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José Devers: Marlin on the Rise

Coming over from New York in the Giancarlo Stanton deal, Devers has the potential to become a solid major league player in Miami.

(Mike Janes/Four Seam Images via AP)

Coming over as one of the two prospects involved in the deal that sent Giancarlo Stanton to the New York Yankees, José Devers is flying under the radar in the Marlins farm system.

The Dominican Devers was signed by the Yankees as an international free agent in 2016 and is recognizable by many as being the cousin of Boston Red Sox third baseman Rafael Devers. Baseball genes clearly run in the family.

The left-handed hitter stands at six feet tall with a listed weight of 155 pounds. He just turned 18 this past December. According to MLB Pipeline, he currently ranks as Miami’s No. 22 prospect, but that is a very high praise for a player who has yet to play a full minor league season. Every player ahead of Devers on Pipeline’s list in older than he is.

Based on what scouts have been able to see from Devers, he is a defense-first shortstop who has the athleticism and agility to improve on that side of the ball. Outside of him, the Marlins are relatively thin on prospects at that premium position, so he will continue to receive playing time there. Of his 50 regular season games in 2018, 37 have been at shortstop (the others split between second base and designated hitter).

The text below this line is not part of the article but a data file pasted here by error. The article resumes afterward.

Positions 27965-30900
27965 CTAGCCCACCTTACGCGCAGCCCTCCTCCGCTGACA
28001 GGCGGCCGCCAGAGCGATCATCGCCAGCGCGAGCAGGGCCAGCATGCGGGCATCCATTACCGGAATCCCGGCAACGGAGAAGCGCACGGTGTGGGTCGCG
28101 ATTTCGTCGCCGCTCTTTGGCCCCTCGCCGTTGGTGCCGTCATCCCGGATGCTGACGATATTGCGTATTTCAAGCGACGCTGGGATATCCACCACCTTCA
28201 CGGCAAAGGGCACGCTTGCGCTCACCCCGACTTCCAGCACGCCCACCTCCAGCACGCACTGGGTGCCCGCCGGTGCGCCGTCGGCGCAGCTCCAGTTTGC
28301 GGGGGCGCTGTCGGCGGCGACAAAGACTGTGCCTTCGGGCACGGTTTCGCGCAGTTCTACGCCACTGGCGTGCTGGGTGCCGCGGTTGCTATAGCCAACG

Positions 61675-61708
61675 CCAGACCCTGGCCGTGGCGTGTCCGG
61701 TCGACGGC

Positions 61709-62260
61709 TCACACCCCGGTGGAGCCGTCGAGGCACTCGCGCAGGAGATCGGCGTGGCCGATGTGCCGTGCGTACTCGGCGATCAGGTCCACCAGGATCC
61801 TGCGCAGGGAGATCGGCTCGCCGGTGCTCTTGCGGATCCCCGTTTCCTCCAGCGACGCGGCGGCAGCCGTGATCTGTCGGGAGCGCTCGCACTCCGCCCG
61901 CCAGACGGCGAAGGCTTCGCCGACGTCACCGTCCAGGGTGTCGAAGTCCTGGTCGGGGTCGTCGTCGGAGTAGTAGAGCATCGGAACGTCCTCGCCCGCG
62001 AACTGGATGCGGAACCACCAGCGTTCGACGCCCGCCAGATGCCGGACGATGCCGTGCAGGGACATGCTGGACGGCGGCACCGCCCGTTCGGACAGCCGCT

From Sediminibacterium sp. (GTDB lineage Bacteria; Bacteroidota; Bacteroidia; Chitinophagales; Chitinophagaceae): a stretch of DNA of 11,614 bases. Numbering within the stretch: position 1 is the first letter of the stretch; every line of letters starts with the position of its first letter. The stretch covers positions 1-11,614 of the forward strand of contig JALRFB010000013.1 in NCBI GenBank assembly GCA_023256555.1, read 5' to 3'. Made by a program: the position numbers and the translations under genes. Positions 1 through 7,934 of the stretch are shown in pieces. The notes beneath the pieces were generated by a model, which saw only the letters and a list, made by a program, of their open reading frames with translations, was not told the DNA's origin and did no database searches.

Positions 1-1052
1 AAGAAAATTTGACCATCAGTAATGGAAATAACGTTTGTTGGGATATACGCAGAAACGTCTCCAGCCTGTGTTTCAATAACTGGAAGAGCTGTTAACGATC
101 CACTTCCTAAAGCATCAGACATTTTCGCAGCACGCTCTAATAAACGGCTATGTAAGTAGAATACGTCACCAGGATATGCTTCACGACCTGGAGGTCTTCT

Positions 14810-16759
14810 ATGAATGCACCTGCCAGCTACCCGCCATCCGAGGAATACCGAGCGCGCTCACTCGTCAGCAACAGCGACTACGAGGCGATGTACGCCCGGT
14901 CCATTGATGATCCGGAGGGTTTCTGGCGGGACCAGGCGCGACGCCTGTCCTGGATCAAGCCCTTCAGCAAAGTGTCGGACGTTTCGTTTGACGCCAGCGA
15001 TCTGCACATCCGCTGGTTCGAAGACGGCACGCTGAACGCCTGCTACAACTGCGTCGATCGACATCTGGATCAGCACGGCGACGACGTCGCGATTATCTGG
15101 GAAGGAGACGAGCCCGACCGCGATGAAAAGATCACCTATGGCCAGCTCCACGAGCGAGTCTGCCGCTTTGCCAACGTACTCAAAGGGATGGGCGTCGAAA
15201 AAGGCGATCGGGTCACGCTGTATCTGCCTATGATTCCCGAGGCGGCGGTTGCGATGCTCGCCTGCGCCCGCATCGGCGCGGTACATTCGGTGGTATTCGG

At the plate, Devers has more room for improvement—he has homered only once in his pro career thus far. Once he does get on base, though, his solid speed gives him the ability to wreak havoc. It will be important for the teenager to add more bulk to his frame in an effort to generate in-game power and strengthen his throws from shortstop, as some evaluators question whether he currently has enough arm strength to translate to the majors.

Devers has spent this season at Single-A Greensboro, somewhat of an aggressive assignment considering his age. He is slashing .272/.314/.349 with 14 RBIs and six stolen bases. His longest hitting streak spanned 11 games from May 19-28. The average player in the South Atlantic League is more than three years his senior.

Photo courtesy of Greensboro Grasshoppers

Back in April, Hoppers manager Todd Pratt noted that occasional reps at second base would only add to Devers’ versatility, Jeff Mills of Greensboro News & Record reports. Pratt also attributed his slow start to the season to poor weather, considering that all of his previous playing experience had come in comfortable Florida and Latin America.

Being only 18, the expectation is for Devers to arrive in Miami early next decade. He should earn a promotion to High-A Jupiter in 2019, and from there, development at the plate may dictate his progress.

The primary motivation for trading Stanton in December—coming off a NL MVP campaign—was to create more payroll flexibility. But fans rarely sympathize with management in such situations. The blockbuster move will be remembered far more favorably if Devers becomes a contributor at the highest level.